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SALT LAKE CITY — Salt Lake City Mayor Ralph Becker and Salt Lake County Mayor Ben McAdams will launch a committee in January to review existing facilities in the city that serve homeless people and then create a road map moving forward.
"We're going to look at the location issue, which is an incredibly sensitive topic," Becker said.
The Homeless Services Site Evaluation Committee, which will be chaired by former Salt Lake City Mayor Palmer DePaulis and businesswoman Gail Miller, has been charged with evaluating and considering the best location for shelters and other emergency homeless services. The committee's recommendations will "help shape the future of these facilities in Salt Lake City," Becker said.
Recently, Becker met with Gov. Gary Herbert to discuss the issues related to the city's expanding business district coming into conflict with people who are clients of homeless services providers and a criminal element Becker says embeds itself among homeless people to conceal their illegal conduct.
Marty Carpenter, Herbert's chief of staff, said the governor believes there are legitimate questions about whether the homeless population is best served by the homeless shelter’s current location.
“There is no question historic Pioneer Park and the Rio Grande area have become magnets for the homeless, bringing to these areas an increased incidence in arrests for drugs, violent crime, and sexual solicitation. Appropriate steps need to be taken through the law enforcement and judicial processes to arrest, prosecute and incarcerate drug pushers while helping those who battle addiction access the help they need," said Carpenter in a statement.
"We need to ensure these important business corridors to continue to be economically viable. A shared solution reached by all stakeholders, including the business community, is paramount."
With the exception of the rescue missions in Salt Lake and Ogden, some shelters for people surviving domestic violence and St. Anne's shelter in Ogden, people experiencing homelessness along the Wasatch Front have nowhere else to turn to for the shelter our agency provides.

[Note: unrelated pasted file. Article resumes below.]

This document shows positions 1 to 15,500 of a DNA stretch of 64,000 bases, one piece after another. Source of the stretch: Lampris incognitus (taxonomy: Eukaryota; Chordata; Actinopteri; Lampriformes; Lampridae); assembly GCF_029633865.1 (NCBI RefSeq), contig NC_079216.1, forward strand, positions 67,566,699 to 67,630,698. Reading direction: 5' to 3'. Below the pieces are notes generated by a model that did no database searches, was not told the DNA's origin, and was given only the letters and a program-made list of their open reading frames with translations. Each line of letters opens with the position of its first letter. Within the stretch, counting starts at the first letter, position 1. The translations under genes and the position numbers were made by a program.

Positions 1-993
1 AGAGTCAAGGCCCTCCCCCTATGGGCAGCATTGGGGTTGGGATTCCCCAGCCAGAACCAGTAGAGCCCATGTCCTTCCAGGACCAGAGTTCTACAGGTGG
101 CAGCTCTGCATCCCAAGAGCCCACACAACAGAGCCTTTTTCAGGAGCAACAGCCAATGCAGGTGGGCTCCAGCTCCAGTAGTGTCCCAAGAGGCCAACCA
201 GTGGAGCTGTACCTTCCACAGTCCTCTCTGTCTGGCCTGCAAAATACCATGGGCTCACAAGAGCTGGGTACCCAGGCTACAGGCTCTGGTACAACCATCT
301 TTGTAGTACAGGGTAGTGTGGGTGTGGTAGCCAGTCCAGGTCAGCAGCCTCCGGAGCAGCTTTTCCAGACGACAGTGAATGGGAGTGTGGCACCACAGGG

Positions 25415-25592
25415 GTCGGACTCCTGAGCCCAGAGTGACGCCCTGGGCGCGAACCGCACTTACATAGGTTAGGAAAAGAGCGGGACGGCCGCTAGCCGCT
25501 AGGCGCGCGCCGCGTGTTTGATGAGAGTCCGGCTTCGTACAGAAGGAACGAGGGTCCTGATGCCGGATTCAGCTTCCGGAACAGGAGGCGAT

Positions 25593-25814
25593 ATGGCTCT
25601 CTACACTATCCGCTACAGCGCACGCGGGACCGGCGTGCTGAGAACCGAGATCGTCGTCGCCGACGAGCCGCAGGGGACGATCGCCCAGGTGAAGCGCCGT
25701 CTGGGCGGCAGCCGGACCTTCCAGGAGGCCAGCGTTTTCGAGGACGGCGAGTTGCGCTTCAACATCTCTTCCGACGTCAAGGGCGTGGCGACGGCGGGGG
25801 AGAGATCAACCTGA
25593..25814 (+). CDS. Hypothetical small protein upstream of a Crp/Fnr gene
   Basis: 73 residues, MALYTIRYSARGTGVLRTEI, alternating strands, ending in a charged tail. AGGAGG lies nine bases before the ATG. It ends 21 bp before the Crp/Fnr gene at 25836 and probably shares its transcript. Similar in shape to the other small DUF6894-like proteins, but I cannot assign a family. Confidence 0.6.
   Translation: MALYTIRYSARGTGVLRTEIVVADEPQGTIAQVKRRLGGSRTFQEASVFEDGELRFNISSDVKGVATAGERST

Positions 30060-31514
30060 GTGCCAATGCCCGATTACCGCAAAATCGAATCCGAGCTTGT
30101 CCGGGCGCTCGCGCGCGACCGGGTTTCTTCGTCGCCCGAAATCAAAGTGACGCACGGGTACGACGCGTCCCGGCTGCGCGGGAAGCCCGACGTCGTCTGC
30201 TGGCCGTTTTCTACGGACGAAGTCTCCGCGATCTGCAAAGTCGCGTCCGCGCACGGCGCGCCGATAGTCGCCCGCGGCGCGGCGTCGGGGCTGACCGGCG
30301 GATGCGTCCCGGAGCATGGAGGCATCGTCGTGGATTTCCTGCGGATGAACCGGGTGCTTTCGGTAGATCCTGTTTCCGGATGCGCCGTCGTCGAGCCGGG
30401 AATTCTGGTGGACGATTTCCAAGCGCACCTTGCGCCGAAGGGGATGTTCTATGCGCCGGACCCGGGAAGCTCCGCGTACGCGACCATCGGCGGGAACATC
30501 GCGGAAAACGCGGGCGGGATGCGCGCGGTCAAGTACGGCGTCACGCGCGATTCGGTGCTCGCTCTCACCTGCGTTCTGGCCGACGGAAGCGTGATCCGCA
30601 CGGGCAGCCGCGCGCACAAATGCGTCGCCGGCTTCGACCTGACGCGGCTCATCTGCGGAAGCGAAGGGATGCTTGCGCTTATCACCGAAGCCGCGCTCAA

–Matthew Minkevitch, executive director of the Road Home
Matthew Minkevitch, executive director of the Road Home, which houses, shelters and provides case management to homeless individuals and families, said while the current discussion is centered in Utah's capital city, the issue is regional and directly connected to a lack of affordable housing.
"In the absence of deeply affordable housing across the Wasatch Front, many people are forced into homelessness. With the exception of the rescue missions in Salt Lake and Ogden, some shelters for people surviving domestic violence and St. Anne's shelter in Ogden, people experiencing homelessness along the Wasatch Front have nowhere else to turn to for the shelter our agency provides. The Rio Grande corridor is less of a magnet and more of a last refuge for hundreds of people in distress," Minkevitch said.
Steven Callaway, who has been homeless for more than a decade, sleeps on a mat on the floor of St. Vincent de Paul's dining hall. He can't take his dog into the Road Home shelter so they stay in the overflow facility.
"Without this place, I would have no place to be. They make sure I take my meds and put my (nitroglycerin) patch on. Without theses services, we wouldn't have anything. This place here is our everything," he said.
Callaway said he has been told he needs heart surgery so he hopes to be settled in supportive housing where he can recuperate safely. "This waiting for housing is a joke. It can take up to a year to get in housing," he said.
Most homeless people have relatively simple housing needs, he said, "just a one-bedroom apartment that you can call home."
Not only are there too few supportive housing units, there's precious little affordable housing in Salt Lake City, Minkevitch said. Building more of both would do a great deal to relieve pressures on front-line service providers.
"To me, if they did that, a lot of people wouldn't be on this block," Callaway said.